Why Trump’s Renewed Push for Healthcare Reform Could Lead to Vastly Different CBO Estimates, by Sam Wice

by Guest Blogger — Thursday, Aug. 24, 2017

Future Congressional Budget Office (CBO) estimates of healthcare legislation, even identical legislation to what CBO has already reviewed, may be vastly different because of the peculiarities of the reconciliation process. Despite the recent failure of healthcare legislation, President Trump has advocated for Republicans to pass a healthcare bill to replace the Affordable Care Act. However, time is running out before the healthcare reconciliation package, which allows Republicans in the Senate to pass a bill with 50 votes, is set to expire at the end of September. With Congress needing to raise the debt ceiling and fund the government, it is unlikely that Republicans could come to an agreement and pass a healthcare bill in that time. As a result, Republicans would have to use a new reconciliation package to pass healthcare reform.

In its estimates, CBO uses an annual baseline of current policy to calculate the impact of proposed legislation. For healthcare, CBO annually updates its baseline of how many people under the Affordable Care Act and current administration policies would be covered by health insurance. Because of the peculiarities of the reconciliation process, CBO has been using the 2016 baseline for healthcare. Depending on the timing of any new reconciliation package to pass healthcare reform, CBO would use either its 2017 or an updated 2018 baseline to estimate the impact of health reform, leading its future estimates to differ from its current estimates.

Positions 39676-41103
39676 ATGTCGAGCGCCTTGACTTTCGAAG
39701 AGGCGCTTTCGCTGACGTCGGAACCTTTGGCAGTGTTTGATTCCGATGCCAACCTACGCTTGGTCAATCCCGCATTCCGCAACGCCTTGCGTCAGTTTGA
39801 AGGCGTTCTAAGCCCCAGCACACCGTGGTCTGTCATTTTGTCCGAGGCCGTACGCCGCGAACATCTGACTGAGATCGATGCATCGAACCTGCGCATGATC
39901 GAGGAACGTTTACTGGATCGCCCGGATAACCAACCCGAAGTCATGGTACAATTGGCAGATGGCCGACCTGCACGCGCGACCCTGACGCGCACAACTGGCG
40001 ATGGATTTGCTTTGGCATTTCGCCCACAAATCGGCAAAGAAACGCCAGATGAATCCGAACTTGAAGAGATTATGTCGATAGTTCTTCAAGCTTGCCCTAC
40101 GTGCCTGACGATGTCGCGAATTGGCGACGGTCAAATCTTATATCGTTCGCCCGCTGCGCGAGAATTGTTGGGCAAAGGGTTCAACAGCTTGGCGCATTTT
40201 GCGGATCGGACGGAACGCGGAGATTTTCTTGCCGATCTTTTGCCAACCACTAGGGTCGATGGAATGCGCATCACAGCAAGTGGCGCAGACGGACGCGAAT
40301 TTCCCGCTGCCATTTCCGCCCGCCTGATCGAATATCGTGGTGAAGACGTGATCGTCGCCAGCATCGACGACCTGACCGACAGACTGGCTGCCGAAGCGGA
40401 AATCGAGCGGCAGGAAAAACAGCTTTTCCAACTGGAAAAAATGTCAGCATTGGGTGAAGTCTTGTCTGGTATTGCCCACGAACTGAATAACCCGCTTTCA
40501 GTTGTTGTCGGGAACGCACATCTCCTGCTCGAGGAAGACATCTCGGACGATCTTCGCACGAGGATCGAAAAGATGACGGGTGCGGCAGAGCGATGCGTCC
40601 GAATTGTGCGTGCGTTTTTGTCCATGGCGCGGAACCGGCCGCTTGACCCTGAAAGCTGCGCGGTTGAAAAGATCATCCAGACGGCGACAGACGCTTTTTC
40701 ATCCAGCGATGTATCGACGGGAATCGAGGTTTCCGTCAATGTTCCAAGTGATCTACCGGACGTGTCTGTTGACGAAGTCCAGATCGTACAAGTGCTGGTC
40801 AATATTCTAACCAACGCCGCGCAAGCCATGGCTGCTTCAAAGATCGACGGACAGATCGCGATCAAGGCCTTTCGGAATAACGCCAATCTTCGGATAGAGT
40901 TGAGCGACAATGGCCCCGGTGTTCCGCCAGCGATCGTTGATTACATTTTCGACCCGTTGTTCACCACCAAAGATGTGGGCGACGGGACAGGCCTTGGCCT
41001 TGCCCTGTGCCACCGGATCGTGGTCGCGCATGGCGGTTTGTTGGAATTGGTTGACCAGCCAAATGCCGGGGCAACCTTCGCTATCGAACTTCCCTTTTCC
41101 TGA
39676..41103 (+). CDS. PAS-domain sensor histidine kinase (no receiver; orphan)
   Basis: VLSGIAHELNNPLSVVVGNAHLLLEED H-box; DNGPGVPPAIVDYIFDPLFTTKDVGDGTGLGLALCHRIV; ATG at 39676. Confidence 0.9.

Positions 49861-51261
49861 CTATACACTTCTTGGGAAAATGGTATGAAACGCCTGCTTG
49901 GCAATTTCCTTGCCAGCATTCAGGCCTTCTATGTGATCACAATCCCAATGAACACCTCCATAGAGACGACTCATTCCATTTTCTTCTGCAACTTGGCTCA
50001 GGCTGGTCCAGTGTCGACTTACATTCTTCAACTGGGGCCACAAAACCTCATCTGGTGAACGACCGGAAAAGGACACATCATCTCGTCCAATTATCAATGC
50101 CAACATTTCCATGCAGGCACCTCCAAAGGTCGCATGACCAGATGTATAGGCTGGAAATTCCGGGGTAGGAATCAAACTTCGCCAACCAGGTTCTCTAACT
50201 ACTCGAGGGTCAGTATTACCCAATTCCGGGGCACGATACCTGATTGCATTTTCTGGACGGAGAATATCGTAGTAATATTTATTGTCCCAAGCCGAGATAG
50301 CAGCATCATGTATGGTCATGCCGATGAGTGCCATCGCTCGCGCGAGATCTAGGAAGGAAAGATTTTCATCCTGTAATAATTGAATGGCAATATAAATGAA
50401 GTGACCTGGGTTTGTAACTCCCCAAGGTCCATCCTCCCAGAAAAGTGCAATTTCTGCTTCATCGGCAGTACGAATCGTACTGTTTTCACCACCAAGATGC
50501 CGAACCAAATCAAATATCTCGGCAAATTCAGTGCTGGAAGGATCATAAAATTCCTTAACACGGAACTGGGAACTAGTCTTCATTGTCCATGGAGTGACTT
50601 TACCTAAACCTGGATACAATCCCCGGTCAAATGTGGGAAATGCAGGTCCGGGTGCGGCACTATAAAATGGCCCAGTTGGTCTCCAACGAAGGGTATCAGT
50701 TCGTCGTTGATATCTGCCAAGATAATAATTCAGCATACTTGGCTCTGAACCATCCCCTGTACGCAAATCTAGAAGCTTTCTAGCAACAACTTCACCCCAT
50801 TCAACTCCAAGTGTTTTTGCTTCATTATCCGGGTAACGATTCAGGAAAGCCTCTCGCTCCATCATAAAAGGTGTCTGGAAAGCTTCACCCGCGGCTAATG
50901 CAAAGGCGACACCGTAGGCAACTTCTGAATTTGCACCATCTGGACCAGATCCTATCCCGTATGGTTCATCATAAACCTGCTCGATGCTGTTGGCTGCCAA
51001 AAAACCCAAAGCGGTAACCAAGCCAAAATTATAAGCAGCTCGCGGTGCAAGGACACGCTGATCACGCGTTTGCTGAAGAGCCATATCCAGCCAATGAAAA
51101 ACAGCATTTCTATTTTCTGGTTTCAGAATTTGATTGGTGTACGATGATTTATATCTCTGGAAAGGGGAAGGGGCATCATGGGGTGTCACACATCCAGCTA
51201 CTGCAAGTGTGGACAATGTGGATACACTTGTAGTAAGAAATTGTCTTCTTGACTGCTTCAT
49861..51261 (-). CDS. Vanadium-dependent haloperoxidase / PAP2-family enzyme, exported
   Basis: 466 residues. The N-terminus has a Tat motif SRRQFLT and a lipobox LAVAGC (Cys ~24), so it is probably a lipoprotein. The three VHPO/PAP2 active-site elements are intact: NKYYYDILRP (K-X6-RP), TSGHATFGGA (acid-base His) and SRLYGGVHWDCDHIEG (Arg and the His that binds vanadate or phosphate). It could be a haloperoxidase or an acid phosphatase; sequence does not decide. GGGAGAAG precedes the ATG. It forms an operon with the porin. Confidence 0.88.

An explanation of the reconciliation and budget process is necessary to understand why CBO is using the 2016 baseline. Because reconciliation is a budgetary vehicle, it must use the budgetary process. Although rarely followed today, about five months before the beginning of the new fiscal year, Congress is supposed to pass a budget resolution determining how much the government can spend in several broad categories. This would be equivalent to a family determining how much they can spend for the year on broad categories such as food, housing, and transportation. After determining the spending limits, Congress is then supposed to write appropriations that determine how much money each agency can spend. These appropriations may be as specific as specifying how much money an agency can spend on an individual project such as a highway (otherwise known as an “earmark,” which Congress no longer uses). In the family budget analogy, this would be akin to the family determining how much to spend on eating pizza each year. Through this process, CBO uses a baseline established at the beginning of the annual funding process so that all estimates can be uniformly compared.